Mr. Russell asked Mr. Harris to provide figures on the cost of the pickup program to use in working toward a solution but he discounted the notion of doing away with the program entirely.

“You mentioned clearing the bluffs but all of that is protected under town code,” he said. “Is it really just an enforcement issue? But to sever a service the public has come to rely on seems rather drastic to address some people abusing that system.”

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05/29/13 2:39pm
05/29/2013 2:39 PM

TIM KELLY PHOTO | Southold Highway Superintendent Pete Harris.

Highway Superintendent Pete Harris, who became the only elected Democrat in town government after former councilman Al Krupski was elected to the Suffolk County Legislature earlier this year, shocked his party Wednesday morning by announcing he won’t seek re-election.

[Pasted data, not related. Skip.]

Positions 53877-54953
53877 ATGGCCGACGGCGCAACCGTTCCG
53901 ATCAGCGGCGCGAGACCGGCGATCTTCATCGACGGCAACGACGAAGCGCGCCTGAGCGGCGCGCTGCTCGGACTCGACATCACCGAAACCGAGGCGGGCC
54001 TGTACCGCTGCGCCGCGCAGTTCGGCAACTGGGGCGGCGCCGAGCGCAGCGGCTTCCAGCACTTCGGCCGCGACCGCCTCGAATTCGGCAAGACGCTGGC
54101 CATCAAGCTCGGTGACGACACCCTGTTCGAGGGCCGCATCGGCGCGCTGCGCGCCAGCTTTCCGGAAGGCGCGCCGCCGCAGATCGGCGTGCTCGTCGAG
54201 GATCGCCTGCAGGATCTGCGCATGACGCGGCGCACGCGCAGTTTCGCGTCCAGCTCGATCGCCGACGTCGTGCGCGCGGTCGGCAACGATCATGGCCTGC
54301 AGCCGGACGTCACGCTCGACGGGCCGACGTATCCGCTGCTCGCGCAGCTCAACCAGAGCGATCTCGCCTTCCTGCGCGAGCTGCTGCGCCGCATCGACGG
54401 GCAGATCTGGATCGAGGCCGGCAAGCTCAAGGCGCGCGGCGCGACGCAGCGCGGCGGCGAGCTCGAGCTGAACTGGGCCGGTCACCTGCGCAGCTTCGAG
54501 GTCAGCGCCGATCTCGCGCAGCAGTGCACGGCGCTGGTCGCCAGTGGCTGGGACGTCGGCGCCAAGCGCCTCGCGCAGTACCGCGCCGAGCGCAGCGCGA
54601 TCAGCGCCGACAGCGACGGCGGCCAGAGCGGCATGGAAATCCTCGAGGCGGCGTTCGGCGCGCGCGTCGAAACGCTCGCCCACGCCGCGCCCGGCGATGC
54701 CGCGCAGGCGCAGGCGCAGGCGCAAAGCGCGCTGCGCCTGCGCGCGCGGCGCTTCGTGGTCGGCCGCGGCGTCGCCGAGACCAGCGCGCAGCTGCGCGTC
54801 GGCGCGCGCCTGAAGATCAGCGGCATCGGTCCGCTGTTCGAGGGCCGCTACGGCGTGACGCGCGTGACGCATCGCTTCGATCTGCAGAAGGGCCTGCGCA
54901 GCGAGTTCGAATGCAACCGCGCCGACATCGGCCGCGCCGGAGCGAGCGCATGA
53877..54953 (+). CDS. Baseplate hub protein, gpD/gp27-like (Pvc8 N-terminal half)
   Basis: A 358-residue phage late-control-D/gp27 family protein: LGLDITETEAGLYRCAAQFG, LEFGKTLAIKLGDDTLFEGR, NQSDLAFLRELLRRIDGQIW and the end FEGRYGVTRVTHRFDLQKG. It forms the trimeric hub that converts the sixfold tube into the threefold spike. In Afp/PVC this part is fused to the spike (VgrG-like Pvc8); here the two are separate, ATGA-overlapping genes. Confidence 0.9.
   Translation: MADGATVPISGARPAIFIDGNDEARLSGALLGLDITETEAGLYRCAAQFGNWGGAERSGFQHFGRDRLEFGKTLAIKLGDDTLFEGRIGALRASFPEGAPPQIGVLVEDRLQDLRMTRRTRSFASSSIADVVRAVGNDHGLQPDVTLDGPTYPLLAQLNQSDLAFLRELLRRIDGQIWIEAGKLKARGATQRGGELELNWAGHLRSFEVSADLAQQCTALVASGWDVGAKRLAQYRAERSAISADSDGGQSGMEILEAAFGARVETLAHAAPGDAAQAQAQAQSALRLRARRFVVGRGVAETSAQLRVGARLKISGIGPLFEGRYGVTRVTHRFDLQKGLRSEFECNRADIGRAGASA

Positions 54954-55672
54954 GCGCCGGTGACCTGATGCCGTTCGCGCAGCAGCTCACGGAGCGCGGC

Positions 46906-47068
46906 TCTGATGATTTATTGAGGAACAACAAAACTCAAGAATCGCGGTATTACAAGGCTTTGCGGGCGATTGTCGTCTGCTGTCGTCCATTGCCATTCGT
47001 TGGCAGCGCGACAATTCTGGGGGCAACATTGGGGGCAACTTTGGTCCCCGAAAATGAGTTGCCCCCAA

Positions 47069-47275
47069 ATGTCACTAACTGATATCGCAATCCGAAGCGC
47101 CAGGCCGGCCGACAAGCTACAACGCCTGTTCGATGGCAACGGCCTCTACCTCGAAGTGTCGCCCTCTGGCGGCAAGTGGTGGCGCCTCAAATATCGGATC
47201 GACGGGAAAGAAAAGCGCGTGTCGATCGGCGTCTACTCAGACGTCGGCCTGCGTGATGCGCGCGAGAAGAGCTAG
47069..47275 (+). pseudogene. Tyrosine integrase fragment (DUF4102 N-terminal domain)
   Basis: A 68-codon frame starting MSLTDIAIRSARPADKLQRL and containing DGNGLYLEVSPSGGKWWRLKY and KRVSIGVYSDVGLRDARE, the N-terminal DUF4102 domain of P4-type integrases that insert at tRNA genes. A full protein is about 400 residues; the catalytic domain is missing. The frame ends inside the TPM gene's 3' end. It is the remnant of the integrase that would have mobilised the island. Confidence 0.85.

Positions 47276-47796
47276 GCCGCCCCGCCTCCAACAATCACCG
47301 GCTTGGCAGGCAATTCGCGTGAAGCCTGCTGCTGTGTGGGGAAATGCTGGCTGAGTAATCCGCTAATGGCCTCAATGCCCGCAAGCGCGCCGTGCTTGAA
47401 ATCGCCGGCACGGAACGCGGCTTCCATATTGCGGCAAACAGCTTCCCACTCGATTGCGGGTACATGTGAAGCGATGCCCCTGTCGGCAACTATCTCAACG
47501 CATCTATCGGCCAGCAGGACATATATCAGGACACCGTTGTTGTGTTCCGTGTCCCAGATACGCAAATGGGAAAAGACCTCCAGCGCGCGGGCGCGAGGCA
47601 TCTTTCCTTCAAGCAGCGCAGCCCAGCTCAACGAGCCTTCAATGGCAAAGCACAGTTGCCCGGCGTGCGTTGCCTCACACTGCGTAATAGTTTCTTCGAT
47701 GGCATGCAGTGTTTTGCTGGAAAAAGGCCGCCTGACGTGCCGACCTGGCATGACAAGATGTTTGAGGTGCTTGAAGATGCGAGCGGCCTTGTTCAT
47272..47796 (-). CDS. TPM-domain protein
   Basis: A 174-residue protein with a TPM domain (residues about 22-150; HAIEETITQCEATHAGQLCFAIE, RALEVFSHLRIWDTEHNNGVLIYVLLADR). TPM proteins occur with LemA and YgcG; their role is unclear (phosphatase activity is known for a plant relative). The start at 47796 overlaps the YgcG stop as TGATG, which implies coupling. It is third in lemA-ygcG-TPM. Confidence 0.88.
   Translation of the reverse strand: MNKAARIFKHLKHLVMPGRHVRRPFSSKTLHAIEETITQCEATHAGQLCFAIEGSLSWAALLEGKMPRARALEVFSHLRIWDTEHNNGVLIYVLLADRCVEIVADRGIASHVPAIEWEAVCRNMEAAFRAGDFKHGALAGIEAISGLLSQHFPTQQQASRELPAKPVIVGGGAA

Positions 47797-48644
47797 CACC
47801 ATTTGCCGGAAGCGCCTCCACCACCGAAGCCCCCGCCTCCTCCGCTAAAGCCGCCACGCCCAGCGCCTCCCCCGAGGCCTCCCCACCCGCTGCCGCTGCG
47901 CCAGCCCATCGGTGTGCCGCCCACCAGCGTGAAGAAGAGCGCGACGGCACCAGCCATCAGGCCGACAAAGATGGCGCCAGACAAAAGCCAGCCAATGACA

Mr. Harris’ decision came just hours before the party’s scheduled nominating convention Wednesday evening.

“It’s time,” said Mr. Harris, 60. “It was a very difficult decision, but at the end of the day it was the right decision for me and my family.”

Mr. Harris is in his 12th year as head of the highway department. During the previous 24 years he was the state Department of Transportation’s highway maintenance supervisor responsible for Southold and Shelter Island towns. He started as a laborer, a job he held for three years.

Although he ran unopposed four years ago, Mr. Harris would have faced Republican Vincent Orlando, a former town councilman, in the fall.

Southold Democratic leader Art Tillman said he’s sorry to see Mr. Harris go.

“He ran a good department under a lot of budgetary constraints,” he said. “He’s a good man.”

Mr. Harris says his crews more than rose to the challenge, especially during Tropical Storm Irene in 2011, Hurricane Sandy last fall and this past winter’s blizzard.

“I’m very proud of the job I’ve done,” he said. “I only hope whoever follows in my footsteps can do as good a job as my staff and I have done in the last 12 years.”